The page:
Unofficial War Diary of B Company, 1st Battalion, South Essex Regiment.

France 1940.

The Battalion was shipped to France in October 1939 as part of the BEF and spent the winter digging fortifications along the Belgian border. Once active operations commenced in May 1940, it marched to the Dyle position in Belgium, only to retreat once more when Guderians Panzer Group broke through on the Meuse. Its only action was a minor skirmish covering signal detachments as they destroyed vital papers.

Two sections from 5 platoon, B cmpany were involved in these skirmishes. No. 1 section maanged to repel a platoon size German attack, the enemy leaving four dead and 12 wounded on the field, our own losses being three wounded and one killed. No.2 section was overwhelmed, losing three wounded, one dead and five captured. In both cases the signallers were able to complete their work and pull out. The Battalion was evacuated from Dunkirk and spent the next four years in Britain.

(see Big Bonfire scenario and reports on Scenarios page)

Training in Britain.

The company engaged in intensive training at all levels including divisional exercises. The revised 1943 and 1944 infantry regulations certainly seemed to work at platoon level, although some officers expressed doubts that the Germans would be so obliging as to leave covered approach routes on their flanks which allowed their subunits to be isolated and destroyed in detail. The general principles of fire & movement, and the role of flanking fire in machine gun tactics was driven home and seemed eminently sensible.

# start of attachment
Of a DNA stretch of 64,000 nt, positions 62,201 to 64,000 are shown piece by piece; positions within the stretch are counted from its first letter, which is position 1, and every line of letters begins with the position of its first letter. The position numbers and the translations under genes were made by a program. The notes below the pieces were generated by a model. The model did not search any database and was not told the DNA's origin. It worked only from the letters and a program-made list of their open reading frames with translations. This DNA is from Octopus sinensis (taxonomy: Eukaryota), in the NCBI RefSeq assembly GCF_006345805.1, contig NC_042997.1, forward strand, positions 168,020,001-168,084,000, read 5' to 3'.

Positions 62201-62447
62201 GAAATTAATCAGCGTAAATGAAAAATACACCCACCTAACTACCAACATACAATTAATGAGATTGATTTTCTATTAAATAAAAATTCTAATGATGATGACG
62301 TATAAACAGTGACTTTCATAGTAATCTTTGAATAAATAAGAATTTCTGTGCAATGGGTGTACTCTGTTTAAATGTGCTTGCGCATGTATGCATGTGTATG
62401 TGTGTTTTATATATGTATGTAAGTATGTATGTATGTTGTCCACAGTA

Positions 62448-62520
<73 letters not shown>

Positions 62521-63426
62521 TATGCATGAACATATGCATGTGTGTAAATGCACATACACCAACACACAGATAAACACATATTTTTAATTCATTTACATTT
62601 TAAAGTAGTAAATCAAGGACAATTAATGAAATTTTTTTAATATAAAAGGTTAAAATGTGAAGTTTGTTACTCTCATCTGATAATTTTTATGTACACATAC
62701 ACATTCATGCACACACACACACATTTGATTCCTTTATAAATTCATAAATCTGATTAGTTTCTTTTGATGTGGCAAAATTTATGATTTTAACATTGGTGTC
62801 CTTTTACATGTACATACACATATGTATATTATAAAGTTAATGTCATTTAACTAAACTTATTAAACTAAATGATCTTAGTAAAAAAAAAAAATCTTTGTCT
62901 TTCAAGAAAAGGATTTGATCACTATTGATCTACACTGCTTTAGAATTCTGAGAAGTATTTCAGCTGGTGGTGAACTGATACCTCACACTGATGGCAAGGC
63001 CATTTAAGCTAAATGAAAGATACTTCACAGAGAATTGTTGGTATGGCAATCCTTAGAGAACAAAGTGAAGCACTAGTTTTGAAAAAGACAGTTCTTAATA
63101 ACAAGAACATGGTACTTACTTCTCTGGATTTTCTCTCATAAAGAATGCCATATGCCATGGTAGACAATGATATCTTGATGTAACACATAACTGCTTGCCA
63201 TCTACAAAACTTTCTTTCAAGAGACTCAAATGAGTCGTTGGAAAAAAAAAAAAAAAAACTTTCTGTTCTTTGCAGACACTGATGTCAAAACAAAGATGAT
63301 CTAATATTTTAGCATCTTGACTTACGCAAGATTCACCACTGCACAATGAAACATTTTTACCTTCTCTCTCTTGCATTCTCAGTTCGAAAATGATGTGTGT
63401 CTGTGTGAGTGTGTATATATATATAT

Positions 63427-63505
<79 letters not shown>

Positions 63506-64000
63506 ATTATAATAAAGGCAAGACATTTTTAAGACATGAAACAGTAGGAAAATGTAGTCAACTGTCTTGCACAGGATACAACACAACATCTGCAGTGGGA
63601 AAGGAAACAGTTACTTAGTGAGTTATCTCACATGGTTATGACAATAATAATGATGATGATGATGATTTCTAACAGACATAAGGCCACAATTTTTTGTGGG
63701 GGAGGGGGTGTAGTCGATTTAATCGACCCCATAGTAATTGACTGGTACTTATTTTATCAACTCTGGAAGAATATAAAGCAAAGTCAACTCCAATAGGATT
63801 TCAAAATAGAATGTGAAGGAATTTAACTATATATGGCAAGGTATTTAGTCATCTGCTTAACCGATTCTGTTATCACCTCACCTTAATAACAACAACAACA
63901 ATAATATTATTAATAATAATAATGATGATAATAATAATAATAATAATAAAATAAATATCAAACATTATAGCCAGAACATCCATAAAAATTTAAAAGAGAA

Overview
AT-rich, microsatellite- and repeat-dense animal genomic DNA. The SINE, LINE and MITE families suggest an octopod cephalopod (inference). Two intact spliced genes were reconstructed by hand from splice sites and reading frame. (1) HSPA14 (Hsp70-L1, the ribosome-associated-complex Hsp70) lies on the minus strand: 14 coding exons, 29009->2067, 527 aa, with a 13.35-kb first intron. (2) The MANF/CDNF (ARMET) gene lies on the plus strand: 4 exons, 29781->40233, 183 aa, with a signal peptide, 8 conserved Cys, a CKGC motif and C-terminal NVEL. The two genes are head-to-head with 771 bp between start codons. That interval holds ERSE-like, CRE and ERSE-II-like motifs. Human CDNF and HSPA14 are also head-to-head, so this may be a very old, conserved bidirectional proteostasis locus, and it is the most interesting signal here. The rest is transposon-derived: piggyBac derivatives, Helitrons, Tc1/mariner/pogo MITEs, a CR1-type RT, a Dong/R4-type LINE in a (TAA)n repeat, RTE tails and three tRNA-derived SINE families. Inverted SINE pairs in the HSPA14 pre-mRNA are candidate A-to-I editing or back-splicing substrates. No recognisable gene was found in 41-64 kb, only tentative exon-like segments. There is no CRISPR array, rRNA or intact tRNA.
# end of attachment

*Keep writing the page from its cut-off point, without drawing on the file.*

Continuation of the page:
{accounts of numerous hilarious and poignant episodes on garrison duty deleted}

Normandy 1944.

The Battalion landed on Gold beach on 8th June 1944 as part of the 43rd Infantry Division. After moving inland, the companies first action was on June 10th near the village of Le Hesnay.

No. 6 platoon, B Company was ordered to reconnoitre enemy positions around the village. Despite losses to enemy S mines, the platoon succeeded in overunning an enemy OP, capturing four members of the 12th SS Panzer Division in the process.

No. 7 platoon was sent on a similar mission in the same area on June 12th, but the enemy had moved reinforcements into the area. The platoon was pinned down by intense mortar and machinegun fire and suffered serious losses, five dead, eight wounded and five missing. They did succeed in identifying enemy positions and strength. The platoon commander, Lt Johnson, was killed by mortar fire and Sgnt Wilson took temporary command of the platoon.

June 15th 1944. B Company was ordered to launch a company size attack, supported by tanks and artillery, in the vicinity of Le Hesnay. The aim of the attack was to clear the orchards of machinegun and observation posts, advancing as far as the D269 to secure a start line for an even bigger attack. Whilst there was strong opposition from the 12th SS Panzer Division, including an armoured counterattack, the assault was a complete success with only minor casualties suffered and the objective taken. Cooperation of infantry, armour and artillery worked very well, but the Germans coordination seemed to go to pot. The intervention of medium guns disabled one German tank which was subsequently captured, and drove the rest away. A number of prisoners were taken. One Churchill tank from 107th RAC was destroyed by enemy bazooka fire, our total casualties amounting to four dead and nine wounded (including tank crews).

(see accounts of Le Hesnay on battles page)